“There’s no substitute for students hearing directly from industry experts and realizing the many facets of a business they only knew a fraction about,” Dietrich said. “The School of Business is so grateful to ASI for participating in our spring 2014 series and providing students with global insight into the ad specialties world. Students love getting freebies as well as creating them for their clubs and organizations, but had no idea of the magnitude of this business.”
As it stands now, though, the advertising specialty industry is too invisible to business students. They learn about buying and using TV, radio and Internet advertising, direct mail and everything else under the sun, but marketing programs rarely mention the power of promotional products and their incredible ROI. That’s why ASI is focused on outreach to colleges and universities to teach students about our industry and the power of advertising specialties in marketing campaigns – as well as explaining how to become a distributor and build your own business.
ASI’s long-term hope is that these future business leaders will look to our industry when embarking on their careers. We plan to continue outreach to convince other business, marketing, advertising and new media students to join what we all know is an exciting, creative industry, which more people need to discover.
Dietrich thanked us with a wonderful compliment: “As a bonus, Nicole Rollender and Dave Vagnoni make an engaging team and we hope to have them back at TCNJ.”
We’d love to return!
– Nicole Rollender is ASI’s executive director of professional development
In top pic, TCNJ students Tom Athan, co-founder of Dudz, and Robert Garavente with ASI’s Executive Director of Professional Development Nicole Rollender, with their new ASI branded tumblers. In bottom pic, TCNJ students Anthony Paun and David Chao are all smiles after winning logoed promo products and candy.
December 6, 2013
Distributor Stephanie Jackson is usually up and out of the house by 5 a.m. six days a week to work out. But on quiet Sunday mornings, this serious athlete has made it a habit to relax, coffee in hand, and take classes in ASI’s Online Learning Center.
After taking a few courses and “actually learning important information about the industry and our products, I got even more committed,” says Stephanie (at right), who went on to earn her Bachelor of Advertising Specialty Information. What’s more, she has the distinction of being the first distributor to complete her certification requirements and pass her final exam on ASI’s brand-new Online Learning Center platform.
It’s because of dedicated industry pros like Stephanie that I’m so proud of the major upgrade we’ve made to ASI’s education hub. The revamped site, powered by the latest in learning technology, is designed to help distributors, suppliers, decorators and screen printers quickly and easily access more free classes, additional resource tools and new social media sharing.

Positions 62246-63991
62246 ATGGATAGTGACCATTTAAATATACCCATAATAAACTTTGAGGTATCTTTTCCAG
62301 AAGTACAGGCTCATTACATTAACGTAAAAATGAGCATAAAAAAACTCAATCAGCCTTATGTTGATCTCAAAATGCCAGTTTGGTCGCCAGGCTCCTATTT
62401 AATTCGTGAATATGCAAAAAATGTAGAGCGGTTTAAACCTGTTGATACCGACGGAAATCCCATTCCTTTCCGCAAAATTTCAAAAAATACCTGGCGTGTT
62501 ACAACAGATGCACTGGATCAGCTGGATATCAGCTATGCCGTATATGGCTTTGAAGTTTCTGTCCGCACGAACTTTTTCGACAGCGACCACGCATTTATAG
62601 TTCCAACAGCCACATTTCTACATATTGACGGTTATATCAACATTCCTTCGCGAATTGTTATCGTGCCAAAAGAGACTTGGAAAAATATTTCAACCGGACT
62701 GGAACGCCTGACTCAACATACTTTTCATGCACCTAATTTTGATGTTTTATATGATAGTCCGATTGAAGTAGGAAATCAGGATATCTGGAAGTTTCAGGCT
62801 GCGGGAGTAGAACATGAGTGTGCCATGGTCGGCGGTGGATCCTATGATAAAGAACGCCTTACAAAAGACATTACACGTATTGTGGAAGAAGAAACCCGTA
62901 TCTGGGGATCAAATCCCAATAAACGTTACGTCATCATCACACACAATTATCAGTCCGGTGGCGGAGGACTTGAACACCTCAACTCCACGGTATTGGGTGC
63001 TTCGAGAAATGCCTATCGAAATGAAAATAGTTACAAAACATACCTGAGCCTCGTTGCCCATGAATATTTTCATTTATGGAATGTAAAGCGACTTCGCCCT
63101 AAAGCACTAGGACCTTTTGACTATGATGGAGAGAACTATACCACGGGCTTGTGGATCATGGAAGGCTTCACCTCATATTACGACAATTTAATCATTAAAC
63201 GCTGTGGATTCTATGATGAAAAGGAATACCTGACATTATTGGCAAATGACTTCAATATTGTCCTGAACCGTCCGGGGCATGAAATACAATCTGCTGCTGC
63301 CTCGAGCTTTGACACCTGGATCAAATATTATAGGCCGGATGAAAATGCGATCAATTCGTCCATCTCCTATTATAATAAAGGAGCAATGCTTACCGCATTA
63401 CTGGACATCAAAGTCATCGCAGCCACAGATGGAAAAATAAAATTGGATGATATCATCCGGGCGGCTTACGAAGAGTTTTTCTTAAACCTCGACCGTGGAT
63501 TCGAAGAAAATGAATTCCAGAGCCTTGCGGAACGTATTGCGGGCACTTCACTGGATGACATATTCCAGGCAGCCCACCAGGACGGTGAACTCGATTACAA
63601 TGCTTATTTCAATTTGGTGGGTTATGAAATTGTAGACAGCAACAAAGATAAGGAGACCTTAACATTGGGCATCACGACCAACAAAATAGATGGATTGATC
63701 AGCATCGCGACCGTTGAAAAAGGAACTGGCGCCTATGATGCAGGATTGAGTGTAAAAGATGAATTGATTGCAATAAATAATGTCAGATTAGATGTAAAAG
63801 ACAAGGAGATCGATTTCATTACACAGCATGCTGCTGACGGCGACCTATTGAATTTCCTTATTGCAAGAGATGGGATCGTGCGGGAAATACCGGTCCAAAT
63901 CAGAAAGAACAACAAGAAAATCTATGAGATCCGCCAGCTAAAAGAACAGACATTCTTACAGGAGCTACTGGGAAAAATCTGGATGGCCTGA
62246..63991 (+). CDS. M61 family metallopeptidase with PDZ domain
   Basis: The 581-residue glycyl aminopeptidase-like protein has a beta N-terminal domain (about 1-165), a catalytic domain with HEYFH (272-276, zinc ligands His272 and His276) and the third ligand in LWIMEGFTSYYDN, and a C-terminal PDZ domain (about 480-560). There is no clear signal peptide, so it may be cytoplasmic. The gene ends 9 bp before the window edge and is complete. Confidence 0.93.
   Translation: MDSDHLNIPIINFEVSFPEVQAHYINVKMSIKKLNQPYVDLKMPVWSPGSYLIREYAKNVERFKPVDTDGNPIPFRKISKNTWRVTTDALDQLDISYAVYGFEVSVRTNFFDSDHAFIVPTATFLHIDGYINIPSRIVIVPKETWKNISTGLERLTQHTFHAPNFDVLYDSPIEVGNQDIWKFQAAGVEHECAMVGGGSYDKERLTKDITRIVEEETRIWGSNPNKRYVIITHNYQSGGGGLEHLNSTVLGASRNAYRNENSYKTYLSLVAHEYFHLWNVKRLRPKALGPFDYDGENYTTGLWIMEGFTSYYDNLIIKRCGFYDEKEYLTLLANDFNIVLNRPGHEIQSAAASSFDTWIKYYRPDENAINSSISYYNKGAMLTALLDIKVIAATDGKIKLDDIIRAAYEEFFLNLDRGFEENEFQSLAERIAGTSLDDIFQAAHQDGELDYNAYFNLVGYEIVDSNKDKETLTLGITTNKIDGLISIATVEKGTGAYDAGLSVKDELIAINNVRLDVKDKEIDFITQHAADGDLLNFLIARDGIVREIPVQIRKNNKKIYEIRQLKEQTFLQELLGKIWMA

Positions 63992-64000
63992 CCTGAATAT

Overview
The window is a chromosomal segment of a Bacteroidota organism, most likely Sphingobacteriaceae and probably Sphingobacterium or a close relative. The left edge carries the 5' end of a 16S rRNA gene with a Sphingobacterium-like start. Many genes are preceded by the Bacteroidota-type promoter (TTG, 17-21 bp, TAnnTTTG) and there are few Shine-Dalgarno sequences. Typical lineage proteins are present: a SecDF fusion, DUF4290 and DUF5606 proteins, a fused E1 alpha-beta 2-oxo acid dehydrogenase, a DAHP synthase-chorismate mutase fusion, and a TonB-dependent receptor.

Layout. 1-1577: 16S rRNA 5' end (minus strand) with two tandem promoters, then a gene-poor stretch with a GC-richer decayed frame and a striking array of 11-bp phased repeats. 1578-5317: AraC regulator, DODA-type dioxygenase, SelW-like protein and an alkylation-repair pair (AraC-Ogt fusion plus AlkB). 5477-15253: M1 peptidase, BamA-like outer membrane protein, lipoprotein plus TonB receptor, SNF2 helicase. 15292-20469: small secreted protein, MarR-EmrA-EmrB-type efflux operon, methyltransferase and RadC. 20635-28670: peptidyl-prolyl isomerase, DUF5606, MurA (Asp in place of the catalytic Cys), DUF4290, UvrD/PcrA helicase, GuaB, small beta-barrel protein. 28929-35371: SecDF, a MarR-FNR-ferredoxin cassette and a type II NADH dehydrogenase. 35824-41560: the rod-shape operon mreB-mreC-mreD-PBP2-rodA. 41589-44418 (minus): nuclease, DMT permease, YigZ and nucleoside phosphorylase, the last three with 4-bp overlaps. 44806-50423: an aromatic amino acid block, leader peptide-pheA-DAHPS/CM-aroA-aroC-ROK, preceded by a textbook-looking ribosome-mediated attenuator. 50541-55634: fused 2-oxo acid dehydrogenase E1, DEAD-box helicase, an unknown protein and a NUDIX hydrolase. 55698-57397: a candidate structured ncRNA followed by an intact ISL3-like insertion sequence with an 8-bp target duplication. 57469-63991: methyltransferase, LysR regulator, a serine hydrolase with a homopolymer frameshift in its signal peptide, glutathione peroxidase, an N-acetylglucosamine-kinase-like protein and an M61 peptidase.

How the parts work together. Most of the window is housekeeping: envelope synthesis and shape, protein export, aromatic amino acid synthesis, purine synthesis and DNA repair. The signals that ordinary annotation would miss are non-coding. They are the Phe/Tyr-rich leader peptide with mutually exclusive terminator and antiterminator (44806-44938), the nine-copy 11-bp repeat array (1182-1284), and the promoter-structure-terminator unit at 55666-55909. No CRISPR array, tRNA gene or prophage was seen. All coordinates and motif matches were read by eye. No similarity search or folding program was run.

“The best part of achieving my BASI is the confidence it provides,” says Stephanie. “I’ve been in this industry a little over a year and what I’ve learned via actual experience, coupled with my ASI Education training, has provided me a firm foundation. I’ve always been a fan of continuing education, and would wholeheartedly recommend it to both industry newbies and veterans.”
Super-motivated Jackson describes the ad specialty industry as a hard business due to online competitors and price wars. But her fun job title – The Inquisitive Marketing Advisor at Signature Services & Promotional Products – reflects her commitment to really listening to her clients and delivering top-notch marketing campaigns for them. “I’ve won a lot of business that would have gone to an online competitor,” she says. “The deciding factor for my new clients was the service I delivered and my quick response to their needs.”
To better serve dedicated pros like Stephanie, the ASI Education Team and I focused on creating an entirely new, user-focused learning experience for our members via this upgraded Online Learning Center platform, which features:
ASI’s Online Learning Center houses more than 350 on-demand courses in a variety of industry-specific curriculums, such as sales, marketing, wearables and decorating, which are free to members and automatically tracked electronically. Courses range from introductory to executive level, making them ideal for both newcomers and industry veterans.
Finally, I’m happy to say that, to date, 1,151 professionals (including Stephanie) have been certified through the ASI Education Certification Program, with nearly 30,000 enrolled in ASI’s free Online Learning Center.
Stephanie, who can’t wait to receive her BASI pin from ASI President and CEO Timothy M. Andrews at the ASI Show in Orlando, plans to continue taking courses to keep her competitive edge. “I love that I get tested on the material I learn and that there are always new courses being added,” she says.